Here are some glimpses of the life sciences for the 25-year period from 1915 through 1940 at Southern Illinois Normal College (now known as SIUC), with an emphasis on changes in the curriculum and the faculty who served the department.
The story of the life science curriculum in this period was generally one of refinement and specialization. In 1913, agriculture became an independent program; John Gilbert remained as Head of the Department of Biology. In Fall 1915, there were three biology faculty (George French, John Gilbert, and Mary Steagall). A total of 14 courses were listed for the department; five of these were of the general or introductory nature and nine were more specialized. The specialized courses included physiology, entomology, ornithology, apiculture, embryology, bacteriology, and four courses in advanced botany. In 1920, a course was added on natural history; although, for decades, it was ably covered within the courses taught by George Hazen French. Many of these offerings remain as part of our current curriculum, although the content has greatly expanded. The course offerings of the 1920s included subject matter that is now covered in four separate departments at SIUC: Microbiology, Physiology, Plant Biology, and Zoology. We should note that the primary purpose of the school was the preparation of teachers for the primary and secondary schools of the region and state. Thus, the focus of the curriculum and the content of individual courses were designed to prepare people to teach the subject matter. In 1943, the name was changed to Southern Illinois Normal University (and four years later to Southern Illinois University). Generally, it was not until after World War II that the purpose of the university expanded and advanced degree programs were added.
One of the pivotal events for what we now know as the Department of Zoology occurred in 1926 when the life science curriculum and administration were split into three departments, Botany, Physiology and Health Education, and Zoology. The 1920s became a period of expansion in the number of faculty and course offerings. In 1920, all of the biology curriculum involved 15 courses, but by 1929 there were 32 different courses offered across the three departments, with 16 of those in zoology. The Department of Zoology faculty for 1929 consisted of three individuals, all women. Most notable of these was Mary Minerva Steagall. She had received her doctorate from the University of Chicago and joined the faculty at Southern in 1908. Mary Steagall was a remarkably versatile person; she taught Latin and mathematics in addition to her duties in zoology, which included a long stint as department head (1921-1938). The other faculty in zoology by the late 1920s were Hilda A. Stein, who would remain on the faculty for 33 years, and Martha H. Scott, who had obtained her M. S. degree from the University of Chicago and who served Botany as well as Zoology with her teaching skills.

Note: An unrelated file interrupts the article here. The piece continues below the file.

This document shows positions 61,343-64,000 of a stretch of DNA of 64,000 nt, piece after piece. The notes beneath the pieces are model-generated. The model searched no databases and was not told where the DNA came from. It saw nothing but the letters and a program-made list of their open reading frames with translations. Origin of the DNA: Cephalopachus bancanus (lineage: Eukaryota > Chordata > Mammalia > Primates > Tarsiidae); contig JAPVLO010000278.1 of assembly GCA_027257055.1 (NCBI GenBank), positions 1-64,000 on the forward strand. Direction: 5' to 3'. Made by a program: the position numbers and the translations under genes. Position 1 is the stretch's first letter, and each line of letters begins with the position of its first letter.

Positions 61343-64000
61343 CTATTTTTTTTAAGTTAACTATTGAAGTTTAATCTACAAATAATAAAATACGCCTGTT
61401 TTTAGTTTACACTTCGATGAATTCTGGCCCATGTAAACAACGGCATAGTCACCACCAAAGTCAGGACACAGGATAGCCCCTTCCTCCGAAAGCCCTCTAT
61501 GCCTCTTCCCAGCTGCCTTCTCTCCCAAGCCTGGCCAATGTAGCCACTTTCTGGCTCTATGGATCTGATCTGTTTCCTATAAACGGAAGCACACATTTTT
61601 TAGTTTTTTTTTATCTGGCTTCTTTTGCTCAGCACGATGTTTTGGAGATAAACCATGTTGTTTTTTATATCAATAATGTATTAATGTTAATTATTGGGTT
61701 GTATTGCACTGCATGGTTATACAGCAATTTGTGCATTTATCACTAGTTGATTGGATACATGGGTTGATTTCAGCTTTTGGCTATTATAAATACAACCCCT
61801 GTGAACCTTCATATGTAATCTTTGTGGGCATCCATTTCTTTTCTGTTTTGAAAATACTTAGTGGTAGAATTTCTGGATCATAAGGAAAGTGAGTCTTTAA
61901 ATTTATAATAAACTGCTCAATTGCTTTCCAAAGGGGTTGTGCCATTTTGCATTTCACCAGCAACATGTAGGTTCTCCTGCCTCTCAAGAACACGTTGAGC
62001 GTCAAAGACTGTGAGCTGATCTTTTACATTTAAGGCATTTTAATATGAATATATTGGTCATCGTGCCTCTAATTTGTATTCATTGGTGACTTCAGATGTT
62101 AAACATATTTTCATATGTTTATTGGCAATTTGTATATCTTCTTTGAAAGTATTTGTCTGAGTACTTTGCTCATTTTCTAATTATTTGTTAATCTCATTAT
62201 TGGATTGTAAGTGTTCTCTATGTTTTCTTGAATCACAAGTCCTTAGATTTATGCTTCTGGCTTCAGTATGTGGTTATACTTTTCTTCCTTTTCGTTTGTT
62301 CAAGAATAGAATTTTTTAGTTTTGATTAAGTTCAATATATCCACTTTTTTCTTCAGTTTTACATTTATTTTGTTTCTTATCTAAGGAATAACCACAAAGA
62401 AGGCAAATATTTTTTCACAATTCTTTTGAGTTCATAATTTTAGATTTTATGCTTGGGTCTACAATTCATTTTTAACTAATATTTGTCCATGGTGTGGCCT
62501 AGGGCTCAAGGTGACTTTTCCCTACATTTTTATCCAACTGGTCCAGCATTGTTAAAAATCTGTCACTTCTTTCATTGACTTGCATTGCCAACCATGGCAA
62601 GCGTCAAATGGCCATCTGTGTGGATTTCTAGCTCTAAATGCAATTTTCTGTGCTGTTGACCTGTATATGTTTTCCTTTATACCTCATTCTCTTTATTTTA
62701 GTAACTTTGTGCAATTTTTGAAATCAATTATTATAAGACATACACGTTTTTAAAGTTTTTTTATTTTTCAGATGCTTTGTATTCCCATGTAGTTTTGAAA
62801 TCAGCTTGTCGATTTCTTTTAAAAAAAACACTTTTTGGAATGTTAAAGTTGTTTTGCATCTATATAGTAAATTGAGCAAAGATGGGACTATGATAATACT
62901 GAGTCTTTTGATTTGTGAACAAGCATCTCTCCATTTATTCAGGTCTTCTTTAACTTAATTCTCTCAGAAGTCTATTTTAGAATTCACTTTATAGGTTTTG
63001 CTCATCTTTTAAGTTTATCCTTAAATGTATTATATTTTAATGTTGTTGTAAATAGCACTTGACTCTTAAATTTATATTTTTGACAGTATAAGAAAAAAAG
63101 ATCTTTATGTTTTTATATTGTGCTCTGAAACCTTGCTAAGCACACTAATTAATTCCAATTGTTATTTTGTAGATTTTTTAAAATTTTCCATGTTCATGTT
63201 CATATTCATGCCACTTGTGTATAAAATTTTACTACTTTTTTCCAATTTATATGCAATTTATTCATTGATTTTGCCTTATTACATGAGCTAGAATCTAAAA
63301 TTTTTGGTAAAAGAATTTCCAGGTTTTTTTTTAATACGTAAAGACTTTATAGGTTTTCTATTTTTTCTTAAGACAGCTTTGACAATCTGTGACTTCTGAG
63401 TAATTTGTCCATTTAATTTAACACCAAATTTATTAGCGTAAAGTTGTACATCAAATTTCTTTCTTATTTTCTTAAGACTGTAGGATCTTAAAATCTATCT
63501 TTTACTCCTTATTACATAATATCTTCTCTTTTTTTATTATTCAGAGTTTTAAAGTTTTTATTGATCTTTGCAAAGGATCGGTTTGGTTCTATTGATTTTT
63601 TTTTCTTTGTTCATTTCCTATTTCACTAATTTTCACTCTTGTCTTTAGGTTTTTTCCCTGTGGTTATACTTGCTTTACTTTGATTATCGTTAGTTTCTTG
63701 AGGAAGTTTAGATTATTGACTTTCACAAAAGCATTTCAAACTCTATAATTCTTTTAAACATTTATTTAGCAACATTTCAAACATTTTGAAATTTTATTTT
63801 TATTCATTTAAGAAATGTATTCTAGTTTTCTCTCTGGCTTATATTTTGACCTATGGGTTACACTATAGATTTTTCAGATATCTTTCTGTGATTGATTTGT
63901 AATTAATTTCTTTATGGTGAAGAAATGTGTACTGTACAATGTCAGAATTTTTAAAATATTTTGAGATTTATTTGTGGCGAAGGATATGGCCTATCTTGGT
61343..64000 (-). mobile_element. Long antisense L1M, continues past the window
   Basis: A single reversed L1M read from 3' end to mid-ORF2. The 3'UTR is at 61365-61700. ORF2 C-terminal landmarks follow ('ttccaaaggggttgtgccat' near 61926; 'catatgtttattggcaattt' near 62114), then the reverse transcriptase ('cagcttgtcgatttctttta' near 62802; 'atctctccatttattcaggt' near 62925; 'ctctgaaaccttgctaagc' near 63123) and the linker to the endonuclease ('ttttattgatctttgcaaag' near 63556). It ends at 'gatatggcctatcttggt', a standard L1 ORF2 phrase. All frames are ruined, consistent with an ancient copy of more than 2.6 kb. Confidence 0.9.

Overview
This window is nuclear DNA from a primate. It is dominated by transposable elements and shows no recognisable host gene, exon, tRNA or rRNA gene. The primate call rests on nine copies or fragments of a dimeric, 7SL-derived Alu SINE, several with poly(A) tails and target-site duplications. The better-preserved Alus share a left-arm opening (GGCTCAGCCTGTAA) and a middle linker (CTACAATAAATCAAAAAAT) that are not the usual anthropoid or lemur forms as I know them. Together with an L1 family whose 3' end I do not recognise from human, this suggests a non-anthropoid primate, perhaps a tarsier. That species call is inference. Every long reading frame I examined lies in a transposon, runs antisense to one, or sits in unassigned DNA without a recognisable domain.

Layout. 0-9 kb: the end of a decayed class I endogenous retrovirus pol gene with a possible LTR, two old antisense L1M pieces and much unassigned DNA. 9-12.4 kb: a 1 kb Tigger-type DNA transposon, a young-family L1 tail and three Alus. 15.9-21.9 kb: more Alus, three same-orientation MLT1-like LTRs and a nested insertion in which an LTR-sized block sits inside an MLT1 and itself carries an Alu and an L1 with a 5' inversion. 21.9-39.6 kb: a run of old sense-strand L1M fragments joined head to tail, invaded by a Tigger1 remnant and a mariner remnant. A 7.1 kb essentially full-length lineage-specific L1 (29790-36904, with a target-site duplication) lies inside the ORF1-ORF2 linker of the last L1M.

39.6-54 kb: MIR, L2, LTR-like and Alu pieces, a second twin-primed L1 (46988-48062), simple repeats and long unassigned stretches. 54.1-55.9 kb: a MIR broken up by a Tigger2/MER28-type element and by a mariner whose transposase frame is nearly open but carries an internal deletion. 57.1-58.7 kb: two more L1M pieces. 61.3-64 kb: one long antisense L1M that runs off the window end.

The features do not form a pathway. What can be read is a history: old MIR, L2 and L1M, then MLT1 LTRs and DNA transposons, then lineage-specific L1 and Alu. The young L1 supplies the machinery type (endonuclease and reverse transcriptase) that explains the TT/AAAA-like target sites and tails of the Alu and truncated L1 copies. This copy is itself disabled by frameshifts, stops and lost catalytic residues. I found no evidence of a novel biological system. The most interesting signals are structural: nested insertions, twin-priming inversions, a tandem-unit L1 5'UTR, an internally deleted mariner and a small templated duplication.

By 1932, the curriculum in zoology had expanded to 19 courses. Among the additions were two that are noteworthy. The first was a course in economic zoology; this was the forerunner of what became our fisheries and wildlife biology laboratories in the 1950s. The course focused on practical issues in the southern Illinois region, but also included field trips to zoological parks. A course on the history of biology used what was then a relatively new book on the subject by Erik Nordenskiold. No scholar has been able to write a comparable history in the past 60 years and thus the History of Biology remains the text of choice for courses on the background of our discipline. As the end of the decade approached, the Department of Zoology curriculum contained 22 courses. New additions during the 1930s involved offerings in animal ecology, parasitology, and advanced courses in histology and ornithology. These latter two subdisciplines were obviously of sufficient interest to students to provide the basis for establishing advanced courses on a regular basis. The retirement of Mary Steagall in 1938 left the department with a faculty consisting of Hilda Stein, Martha Scott (who was part-time in Zoology), and Willard Gersbacher. Dr. Gersbacher had obtained his bachelor's degree from SINC, taught in the 1929-1930 school year for the Botany Department, then went to the University of Illinois to earn a doctoral degree. He returned to Southern in 1936 to join the Department of Zoology and in 1938 became department head. Zoology undergraduate students served as lab instructors in the basic courses.
In a 2002 letter to Zoology, Dorothy Lill Larson (B.Ed, SINU, 1942; M.S., U. Wisconsin, 1945; M.D., U. Illinois Chicago, 1949) fondly remembered being Miss Stein's lab teaching assistant for two years, earning $10 per quarter; the pay helped offset her $17.50 college registration expense for the quarter -- which covered tuition, book rental, and activity fee. She further recalled, "...Zoology had three rooms on the first floor [of the Science Building] and one room on the third floor where genetics and histology classes were held. On the first floor, the center room was where most lectures were given and where the Zoology seminar met every 2 weeks. Dr. Gersbacher and Miss Scott each had a small closet-like office. Miss Stein's 'office' was a desk in the lab used for field biology." In those days, the entire, small, well-kept campus of Southern consisted of Old Main surrounded by seven other buildings -- Anthony Hall, the Gymnasium, Wheeler Library, Science, and three buildings named after early campus presidents, i.e., Shryock, Allyn, and Parkinson.